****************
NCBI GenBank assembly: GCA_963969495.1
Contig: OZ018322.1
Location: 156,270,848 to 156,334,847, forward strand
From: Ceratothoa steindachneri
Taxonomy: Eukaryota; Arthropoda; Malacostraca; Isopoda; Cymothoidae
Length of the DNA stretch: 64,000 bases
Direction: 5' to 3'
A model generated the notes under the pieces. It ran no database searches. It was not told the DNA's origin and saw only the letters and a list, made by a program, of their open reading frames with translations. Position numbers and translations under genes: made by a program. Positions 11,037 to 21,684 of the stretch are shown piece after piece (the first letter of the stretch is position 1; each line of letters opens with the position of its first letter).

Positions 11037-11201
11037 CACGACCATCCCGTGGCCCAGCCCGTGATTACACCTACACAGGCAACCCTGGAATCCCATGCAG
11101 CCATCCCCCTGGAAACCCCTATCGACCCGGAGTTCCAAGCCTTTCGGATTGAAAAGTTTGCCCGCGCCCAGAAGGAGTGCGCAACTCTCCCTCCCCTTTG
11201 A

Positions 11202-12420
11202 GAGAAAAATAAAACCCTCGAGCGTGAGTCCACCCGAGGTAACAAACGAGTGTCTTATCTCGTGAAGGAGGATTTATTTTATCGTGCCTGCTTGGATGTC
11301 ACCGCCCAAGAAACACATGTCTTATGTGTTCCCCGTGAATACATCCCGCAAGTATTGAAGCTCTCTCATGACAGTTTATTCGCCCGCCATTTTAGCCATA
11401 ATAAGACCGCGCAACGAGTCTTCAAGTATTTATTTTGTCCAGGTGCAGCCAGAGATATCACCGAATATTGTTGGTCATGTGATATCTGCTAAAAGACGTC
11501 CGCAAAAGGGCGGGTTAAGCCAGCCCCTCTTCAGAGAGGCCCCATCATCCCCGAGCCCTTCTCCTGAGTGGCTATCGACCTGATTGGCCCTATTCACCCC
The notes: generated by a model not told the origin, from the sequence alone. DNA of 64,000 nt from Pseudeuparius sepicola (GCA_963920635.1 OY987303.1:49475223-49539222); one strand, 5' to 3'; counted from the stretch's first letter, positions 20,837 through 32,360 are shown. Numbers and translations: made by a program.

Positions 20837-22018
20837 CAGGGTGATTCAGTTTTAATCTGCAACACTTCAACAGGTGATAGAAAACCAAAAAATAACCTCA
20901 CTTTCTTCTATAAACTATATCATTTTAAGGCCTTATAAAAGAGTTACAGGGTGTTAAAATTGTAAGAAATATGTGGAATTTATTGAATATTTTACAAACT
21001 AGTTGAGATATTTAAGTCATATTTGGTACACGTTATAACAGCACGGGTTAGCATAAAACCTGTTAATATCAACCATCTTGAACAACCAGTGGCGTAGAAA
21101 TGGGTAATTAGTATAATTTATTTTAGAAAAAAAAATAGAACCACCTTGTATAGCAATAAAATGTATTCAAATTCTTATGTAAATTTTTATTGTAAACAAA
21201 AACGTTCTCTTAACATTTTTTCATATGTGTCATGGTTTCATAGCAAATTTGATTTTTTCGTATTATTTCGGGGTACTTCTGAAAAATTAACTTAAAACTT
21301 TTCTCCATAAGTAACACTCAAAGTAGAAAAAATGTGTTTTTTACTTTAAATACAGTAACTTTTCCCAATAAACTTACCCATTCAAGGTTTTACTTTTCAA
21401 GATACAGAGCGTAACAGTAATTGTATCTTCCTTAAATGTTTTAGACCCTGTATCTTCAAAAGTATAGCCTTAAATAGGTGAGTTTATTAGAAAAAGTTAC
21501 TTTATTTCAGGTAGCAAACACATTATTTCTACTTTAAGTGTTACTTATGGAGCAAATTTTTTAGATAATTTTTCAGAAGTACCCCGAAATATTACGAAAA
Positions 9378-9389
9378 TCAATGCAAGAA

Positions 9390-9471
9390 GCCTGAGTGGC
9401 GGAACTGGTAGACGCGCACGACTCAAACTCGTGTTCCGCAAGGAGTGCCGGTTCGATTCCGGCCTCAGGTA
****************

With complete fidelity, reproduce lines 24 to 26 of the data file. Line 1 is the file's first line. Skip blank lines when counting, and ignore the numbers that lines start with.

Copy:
21201 AACGTTCTCTTAACATTTTTTCATATGTGTCATGGTTTCATAGCAAATTTGATTTTTTCGTATTATTTCGGGGTACTTCTGAAAAATTAACTTAAAACTT
21301 TTCTCCATAAGTAACACTCAAAGTAGAAAAAATGTGTTTTTTACTTTAAATACAGTAACTTTTCCCAATAAACTTACCCATTCAAGGTTTTACTTTTCAA
21401 GATACAGAGCGTAACAGTAATTGTATCTTCCTTAAATGTTTTAGACCCTGTATCTTCAAAAGTATAGCCTTAAATAGGTGAGTTTATTAGAAAAAGTTAC